A two-year-old wage study shows few workers in Lake Havasu City can afford to buy the average home.
The Lake Havasu City, AZ. Area Wage & Fringe Benefits Survey was compiled by the Pathfinders of Dallas, an economic development and corporate site-selection consultant firm, in September 2006, at the request of the Partnership for Economic Development.
“It’s about time to update it, about every two years,” said PED President and CEO Gary Kellogg. “And this time we need more participation.”
The survey shows 81 firms participated in the survey but many of the individual job sectors only had one firm participate — such as auto sales — which Kellogg said leads to results being less than accurate when it comes to the entire community.
Participating employers were asked to report low, average and high entry-level pay. That led to a determination of low average, high average, mean average and weighted average which balances employers of a number of people with those employing few in the same job classification.
Of the 103 job classifications listed in the report, 20 fell below a weighted average wage of $10 per hour, generally the jobs considered entry level. Such as janitor, childcare worker and bartender, bus and wait staff at restaurants and bars.
Another 20 job classifications were reported with a weighted average wage of $20 per hour or more. Including president/CEO/owners with the highest a weighted average wage of $64.83.
Using the May 2008 report by the Lake Havasu Association of REALTORS, of homes sold in Lake Havasu City, few of those earning in excess of $20 per hour can afford a mortgage for the average home in the city.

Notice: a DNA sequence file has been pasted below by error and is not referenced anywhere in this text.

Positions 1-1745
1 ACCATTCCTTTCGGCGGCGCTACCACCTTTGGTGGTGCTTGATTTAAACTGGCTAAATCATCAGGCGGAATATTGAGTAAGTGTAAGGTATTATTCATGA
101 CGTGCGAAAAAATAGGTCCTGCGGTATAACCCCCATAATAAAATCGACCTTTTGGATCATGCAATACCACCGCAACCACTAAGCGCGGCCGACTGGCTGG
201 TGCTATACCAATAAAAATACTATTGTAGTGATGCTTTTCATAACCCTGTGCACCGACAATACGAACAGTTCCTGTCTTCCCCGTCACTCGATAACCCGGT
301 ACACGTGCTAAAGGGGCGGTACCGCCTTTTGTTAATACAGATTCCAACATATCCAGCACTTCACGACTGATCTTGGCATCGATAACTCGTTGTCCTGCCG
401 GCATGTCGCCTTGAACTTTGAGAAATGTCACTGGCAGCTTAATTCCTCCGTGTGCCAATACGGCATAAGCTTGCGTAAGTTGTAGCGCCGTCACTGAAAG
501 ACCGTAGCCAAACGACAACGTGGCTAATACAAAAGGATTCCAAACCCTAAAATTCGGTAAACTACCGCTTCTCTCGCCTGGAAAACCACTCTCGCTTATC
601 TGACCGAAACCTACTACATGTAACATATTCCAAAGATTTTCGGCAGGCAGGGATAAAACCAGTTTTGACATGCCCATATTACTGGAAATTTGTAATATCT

Using the Ginnie Mae (Government National Mortgage Association) loan calculator with the weighted average wage of $31.67 and zero debt, a Lake Havasu City teacher should look at a mortgage of no more than $212,756. That’s almost $30,000 less than the $232,217 average sales price of home in the city in May.
Lenders generally won’t lend when the housing costs (loan, insurance, taxes) exceed 28 percent of monthly income. And total debt shouldn’t exceed 36 percent.
Compounding the problem is that few workers in every field are without debt. And a quarterly study of the cost of living shows Lake Havasu City runs higher than the national average in a number of categories.
The Cost of Living Index compiled by the Council for Community and Economic Research measures the relative price levels for consumer goods and services in participating areas.
Those areas are averaged and the individual communities are compared to that baseline.
In six categories during the first quarter of 2008, the Lake Havasu City-Kingman Metropolitan Statistical Area exceeded the baseline in three — running 8.4 percent higher on grocery items, 39.7 percent higher on housing costs and 0.3 percent higher on transportation.
Utility costs in the Lake Havasu City run 7 percent below the national average, while health care is 5 percent cheaper, and miscellaneous goods and services are 0.1 percent below.
Lake Havasu City participates in the study each quarter through the PED.
Mohave County Supervisor Buster Johnson, R-Dist. 3, said there are two moves the county and city can make, one to offset the lower salaries now and the other to bolster salaries in the long term.
“We need to look at some community housing, available to our police, fire, teachers, those essential service people. I tried to bring some in six years ago but no one was interested and instead it went to Parker,” Johnson said. And we really have to push industrial economic development, like along the I-40 Industrial Corridor, to get better paying jobs. That will lift other salaries when they compete for employees.”